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Wednesday, May 16, 2012

Benjamin, I just want to say one word to you -- 'robotics'

Of course, it was hard to get the phrasing from "The Graduate" just right in a post title, but there it is. A recent article in the New York Times suggests that robotics may hold great promise. Here's an edited excerpt:

Two people who are virtually paralyzed from the neck down have learned to manipulate a robotic arm with just their thoughts, using it to reach out and grab objects. ... The report, released online by the journal Nature, is the first published demonstration that humans with severe brain injuries can effectively control a prosthetic arm, using tiny brain implants that transmit neural signals to a computer. ... The two people in this study, a 58-year-old woman and a 66-year-old man, are quadriplegic, unable to use their limbs as a result of strokes years ago. ... With a little training, the two participants took control of the arm. It was the first time the man had used a limb of any kind in three years, and the first time in 15 years for the woman. Both were able to move the robotic arm and hand skillfully enough to pick up foam objects.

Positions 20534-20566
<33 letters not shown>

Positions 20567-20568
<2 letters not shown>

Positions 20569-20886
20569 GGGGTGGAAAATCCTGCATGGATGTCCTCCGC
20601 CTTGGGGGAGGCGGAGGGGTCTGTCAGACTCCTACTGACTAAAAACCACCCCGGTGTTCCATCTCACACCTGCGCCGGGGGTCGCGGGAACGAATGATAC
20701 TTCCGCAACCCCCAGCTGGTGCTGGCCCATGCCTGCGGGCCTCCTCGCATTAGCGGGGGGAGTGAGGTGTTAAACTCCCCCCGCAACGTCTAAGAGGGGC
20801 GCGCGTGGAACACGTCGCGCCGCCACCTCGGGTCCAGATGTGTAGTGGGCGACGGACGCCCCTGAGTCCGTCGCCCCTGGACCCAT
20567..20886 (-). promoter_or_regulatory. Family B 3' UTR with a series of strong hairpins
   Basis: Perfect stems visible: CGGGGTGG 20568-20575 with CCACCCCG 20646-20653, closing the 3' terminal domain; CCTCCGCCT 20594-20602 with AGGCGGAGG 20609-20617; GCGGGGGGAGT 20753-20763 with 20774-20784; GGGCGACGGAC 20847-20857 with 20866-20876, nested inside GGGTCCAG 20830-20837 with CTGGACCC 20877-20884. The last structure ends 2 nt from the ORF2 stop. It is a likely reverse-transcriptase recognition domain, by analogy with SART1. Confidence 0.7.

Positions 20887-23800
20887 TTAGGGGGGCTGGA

We've seen television and movies detailing what this might look like - all the way from The Six Million Dollar Man to promises of advanced robots (I'm sorry, "Androids") on Star Trek: The Next Generation, Battlestar Galactica, and The Terminator movies and TV series. The article is somewhat cautious as to future of robotics as an industry, but I imagine that much like calculators in the 1970s, the price prohibitiveness will diminish as the phenomenon takes hold. Of course this brings to mind a myriad of political, social and legal issues (some dealt with in BSG's ill-fated spinoff Caprica). I touched on a pretty basic one - criminal liability concerning Brain Computer Interfaces (BCIs) - here. But I'm wondering - what are the primary legal issues that rapid development in the field of robotics and artificial intelligence might present?




Posted by Dingo_Pug on May 16, 2012 at 05:02 PM | Permalink


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Thanks Paul, that looks really interesting - I'll certainly check it out. Apparently our post here made it into "Robotics Today"- which I didnt even know existed until now :-)


Posted by: Jeff Yates | May 17, 2012 3:25:51 PM

Michael Froomkin just hosted an entire conference trying to suggest answers to your question, and it's all available online. http://robots.law.miami.edu/

Posted by: Paul Ohm | May 16, 2012 5:07:32 PM

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